Google got itself into hot water by tracking WiFi signals from people's home WiFi transmitters which also have a unique signature and aren't likely to move very often, therefore if DARPA uses technology to map the location of those access points (they don't need to spy on what is being communicated across them, all they need is a unique identity of a fixed router, whether it is in an office, a public device on a street or in a home. Triangulate those unique mapped signatures in an urban area  and you will have pretty good accuracy. Telco's have been doing this and improving on it for years. It's much cheaper for them than GPS, which requires either legislation or informed permission from consumers, which is typically only given for the purposes of the apps they are using. Then there is GPS assisted tracking which is probably what DARPA are using. It doesn't replace GPS altogether because there are inherent safety elements to GPS and typically other technologies, such as those we used in our mapping cars were still based on starting each day with a highly accurate GPS fix. From there we could function without it for long periods of time. More satellites are going up and jamming them or using EMP bombs on a satellite is likely to be more difficult.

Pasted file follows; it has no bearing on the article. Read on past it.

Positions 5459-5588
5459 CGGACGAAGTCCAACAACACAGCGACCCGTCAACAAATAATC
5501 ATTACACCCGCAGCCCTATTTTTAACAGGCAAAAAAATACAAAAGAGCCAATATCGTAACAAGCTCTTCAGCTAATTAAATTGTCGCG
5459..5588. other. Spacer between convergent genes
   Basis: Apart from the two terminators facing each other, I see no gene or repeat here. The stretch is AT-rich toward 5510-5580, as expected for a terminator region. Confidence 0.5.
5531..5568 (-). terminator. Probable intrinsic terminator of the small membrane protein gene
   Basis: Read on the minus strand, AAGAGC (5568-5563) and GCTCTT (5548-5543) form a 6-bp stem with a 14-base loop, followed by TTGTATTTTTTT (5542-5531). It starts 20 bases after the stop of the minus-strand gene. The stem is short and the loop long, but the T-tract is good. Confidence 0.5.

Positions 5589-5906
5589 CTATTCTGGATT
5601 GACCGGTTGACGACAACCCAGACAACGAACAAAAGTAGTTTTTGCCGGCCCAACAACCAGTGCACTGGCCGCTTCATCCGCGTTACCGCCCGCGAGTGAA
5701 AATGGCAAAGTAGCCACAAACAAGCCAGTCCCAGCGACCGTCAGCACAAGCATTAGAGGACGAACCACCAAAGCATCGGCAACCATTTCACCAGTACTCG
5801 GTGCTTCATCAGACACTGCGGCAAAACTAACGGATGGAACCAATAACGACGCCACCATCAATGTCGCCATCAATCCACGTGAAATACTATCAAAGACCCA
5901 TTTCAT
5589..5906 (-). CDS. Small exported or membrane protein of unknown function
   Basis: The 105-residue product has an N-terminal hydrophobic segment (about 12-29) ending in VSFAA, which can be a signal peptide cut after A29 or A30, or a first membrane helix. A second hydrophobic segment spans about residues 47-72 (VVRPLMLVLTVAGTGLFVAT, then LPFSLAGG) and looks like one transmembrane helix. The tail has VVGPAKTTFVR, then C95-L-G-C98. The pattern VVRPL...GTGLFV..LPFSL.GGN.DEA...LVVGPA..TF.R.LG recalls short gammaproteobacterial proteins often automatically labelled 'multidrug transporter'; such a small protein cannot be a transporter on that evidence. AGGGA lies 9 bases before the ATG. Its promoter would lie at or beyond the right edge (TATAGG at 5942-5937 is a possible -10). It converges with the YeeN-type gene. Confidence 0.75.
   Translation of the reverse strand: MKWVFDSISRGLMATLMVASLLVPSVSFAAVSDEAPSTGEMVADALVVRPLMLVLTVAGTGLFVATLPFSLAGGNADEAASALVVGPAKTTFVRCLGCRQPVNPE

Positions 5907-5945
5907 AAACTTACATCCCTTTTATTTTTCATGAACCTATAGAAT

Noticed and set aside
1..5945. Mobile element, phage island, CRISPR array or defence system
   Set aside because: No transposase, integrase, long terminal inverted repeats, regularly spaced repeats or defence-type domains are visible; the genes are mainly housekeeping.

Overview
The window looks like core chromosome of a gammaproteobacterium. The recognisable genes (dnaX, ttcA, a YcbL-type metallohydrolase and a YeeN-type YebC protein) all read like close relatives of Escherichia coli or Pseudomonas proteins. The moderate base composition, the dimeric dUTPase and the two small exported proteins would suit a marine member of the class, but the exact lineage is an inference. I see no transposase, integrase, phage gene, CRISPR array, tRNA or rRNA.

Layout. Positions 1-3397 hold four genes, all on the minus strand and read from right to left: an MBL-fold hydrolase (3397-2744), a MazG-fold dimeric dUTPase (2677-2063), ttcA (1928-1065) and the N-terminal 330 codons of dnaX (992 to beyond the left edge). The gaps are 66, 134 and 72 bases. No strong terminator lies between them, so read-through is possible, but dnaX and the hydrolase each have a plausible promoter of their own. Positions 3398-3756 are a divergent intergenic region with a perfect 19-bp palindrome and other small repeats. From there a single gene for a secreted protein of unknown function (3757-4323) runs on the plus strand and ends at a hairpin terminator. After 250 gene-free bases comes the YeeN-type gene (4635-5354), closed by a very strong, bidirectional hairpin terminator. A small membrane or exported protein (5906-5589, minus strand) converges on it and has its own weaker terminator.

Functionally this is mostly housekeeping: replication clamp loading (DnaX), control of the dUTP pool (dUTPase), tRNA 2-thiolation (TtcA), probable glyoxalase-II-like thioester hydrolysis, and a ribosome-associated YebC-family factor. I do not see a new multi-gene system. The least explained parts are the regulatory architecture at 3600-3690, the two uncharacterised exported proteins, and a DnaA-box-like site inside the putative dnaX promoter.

The consumer will ultimately benefit from these technologies if we are serious about driverless cars. Cars that navigate themselves without a human sanity check solely based on GPS will fail, even in urban canyons where the signals bounce of he glass and metal foundations on urban buildings. Have you ever sat at a red light in a city and had your nav act as though you were still moving and instinctively pressed a bit harder on the brake pedal?

 

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Russell R. Roberts, Jr.'s curator insight, March 27, 12:01 AM

DARPA is the federal agency responsible for much of the classified research carried out for the Department of Defense.  If DARPA is concerned about the integrity, availability, and security of the current GPS system, so should you.  DARPA is working on a new position-tracking technology that will be more available to users and more resistent to jamming.  Whether we realize it or not, we've been in a cyber security war for many years.  Aloha, Russ.

Oksana Borukh's curator insight, March 30, 3:18 AM

Quoted:

DARPA considers GPS unreliable, as it isn't always available and signals can be easily jammed.

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Spanish cities renamed after Islamic kingdoms in Google Maps prank - Telegraph.co.uk